Service providers are in the business of helping clients apply technology. Many help clients by writing code and building systems. And leading providers look for ways to reuse the IP they create to apply it across multiple clients. As a result, there are hundreds of new software and data assets coming to market every year -- some more robust than others.
The assets already launched deliver a broad array of technology-enabled services. Data services reduce the time it takes to understand and optimize pricing models. Learning platforms reduce the time to retrain the workforce with new digital skills. Low-code platforms reduce the time it takes to develop new applications. There are so many of these new technology assets that it's already hard to track and classify them.
The good news for you, as a digital leader, is you now can leverage this broad array of technology-enabled services to act as a catalyst to your own business transformation. But you need to shop carefully to find assets that will deliver proven near-term value.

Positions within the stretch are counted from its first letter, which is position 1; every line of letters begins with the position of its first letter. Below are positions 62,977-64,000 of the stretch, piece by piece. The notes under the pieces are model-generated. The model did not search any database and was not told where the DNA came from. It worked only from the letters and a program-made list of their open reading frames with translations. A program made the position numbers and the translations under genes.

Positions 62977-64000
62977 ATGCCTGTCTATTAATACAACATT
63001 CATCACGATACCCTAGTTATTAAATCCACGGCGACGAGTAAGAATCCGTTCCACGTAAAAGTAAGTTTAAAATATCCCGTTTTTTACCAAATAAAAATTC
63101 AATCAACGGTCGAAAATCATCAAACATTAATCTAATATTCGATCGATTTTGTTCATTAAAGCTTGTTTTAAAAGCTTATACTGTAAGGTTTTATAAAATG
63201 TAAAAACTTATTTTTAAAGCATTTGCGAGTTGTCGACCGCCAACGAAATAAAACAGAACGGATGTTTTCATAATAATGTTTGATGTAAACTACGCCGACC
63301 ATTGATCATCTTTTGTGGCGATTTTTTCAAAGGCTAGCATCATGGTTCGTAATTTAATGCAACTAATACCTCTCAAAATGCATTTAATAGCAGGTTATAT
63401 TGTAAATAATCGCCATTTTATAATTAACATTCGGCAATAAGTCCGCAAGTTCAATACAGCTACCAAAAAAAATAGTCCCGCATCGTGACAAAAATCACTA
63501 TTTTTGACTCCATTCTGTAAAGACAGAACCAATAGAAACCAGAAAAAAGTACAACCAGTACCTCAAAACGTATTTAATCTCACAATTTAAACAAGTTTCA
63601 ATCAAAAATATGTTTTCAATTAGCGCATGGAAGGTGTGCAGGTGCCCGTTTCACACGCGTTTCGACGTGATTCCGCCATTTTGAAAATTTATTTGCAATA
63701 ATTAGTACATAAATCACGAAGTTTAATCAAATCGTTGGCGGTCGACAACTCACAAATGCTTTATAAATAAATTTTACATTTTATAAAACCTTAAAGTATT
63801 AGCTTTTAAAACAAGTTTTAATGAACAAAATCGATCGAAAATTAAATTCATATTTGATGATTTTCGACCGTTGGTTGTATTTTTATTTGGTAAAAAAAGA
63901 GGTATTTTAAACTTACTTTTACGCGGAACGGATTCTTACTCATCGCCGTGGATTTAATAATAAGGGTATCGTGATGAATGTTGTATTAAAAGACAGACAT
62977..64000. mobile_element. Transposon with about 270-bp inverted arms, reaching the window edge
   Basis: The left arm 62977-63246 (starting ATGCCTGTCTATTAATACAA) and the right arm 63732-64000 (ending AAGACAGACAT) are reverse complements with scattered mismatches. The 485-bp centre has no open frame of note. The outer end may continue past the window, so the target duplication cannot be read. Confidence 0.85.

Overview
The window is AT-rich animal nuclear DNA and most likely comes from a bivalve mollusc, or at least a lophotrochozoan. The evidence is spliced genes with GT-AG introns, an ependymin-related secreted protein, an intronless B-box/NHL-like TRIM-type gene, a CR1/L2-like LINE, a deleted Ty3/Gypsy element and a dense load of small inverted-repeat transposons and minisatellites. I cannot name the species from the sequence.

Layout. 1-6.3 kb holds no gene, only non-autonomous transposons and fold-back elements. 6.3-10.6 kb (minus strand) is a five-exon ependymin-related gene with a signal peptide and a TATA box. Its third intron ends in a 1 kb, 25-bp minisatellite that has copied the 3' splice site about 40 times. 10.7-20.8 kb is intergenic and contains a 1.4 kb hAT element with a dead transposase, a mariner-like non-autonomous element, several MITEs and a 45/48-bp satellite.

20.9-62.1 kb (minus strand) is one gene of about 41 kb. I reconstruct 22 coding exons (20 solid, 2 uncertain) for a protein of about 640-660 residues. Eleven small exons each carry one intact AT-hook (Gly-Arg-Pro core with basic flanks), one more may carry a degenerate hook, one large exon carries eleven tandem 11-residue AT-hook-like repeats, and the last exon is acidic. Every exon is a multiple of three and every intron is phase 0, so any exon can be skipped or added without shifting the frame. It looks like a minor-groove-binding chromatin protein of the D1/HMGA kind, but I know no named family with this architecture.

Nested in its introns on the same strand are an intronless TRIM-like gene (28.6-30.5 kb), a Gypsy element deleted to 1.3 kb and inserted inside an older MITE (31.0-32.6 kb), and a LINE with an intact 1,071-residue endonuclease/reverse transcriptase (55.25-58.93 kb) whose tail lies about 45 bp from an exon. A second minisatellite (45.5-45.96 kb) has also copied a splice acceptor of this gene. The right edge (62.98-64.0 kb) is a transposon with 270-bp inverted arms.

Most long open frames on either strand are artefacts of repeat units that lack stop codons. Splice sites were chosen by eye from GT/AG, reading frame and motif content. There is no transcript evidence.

To help you, we're researching to better understand and explain this rapidly evolving asset landscape. The first report in this series was published this spring -- "The Forrester Wave™: Global Digital Business Transformation Accelerators, Q1 2019" -- and I'll be publishing a series of follow-up reports over the next year.
"Spark Sustainable Innovation With The Right Transformation Partner" shows how you can customize the Wave research to meet your specific needs, and I've included a sample list of questions for prospective partners. Service providers will increasingly differentiate themselves not just in their industry expertise but in the assets they can deploy to accelerate your transformation journey.
Today, you can successfully accelerate your firm's real digital transformation by picking strong partners with the right accelerator assets. The right partners will not only help you shape the change but will also work with you to measure the outcomes and even be willing to negotiate payment based on delivering on their promises.
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This post was written by VP, Principal Analyst Nigel Fenwick, and originally appeared here.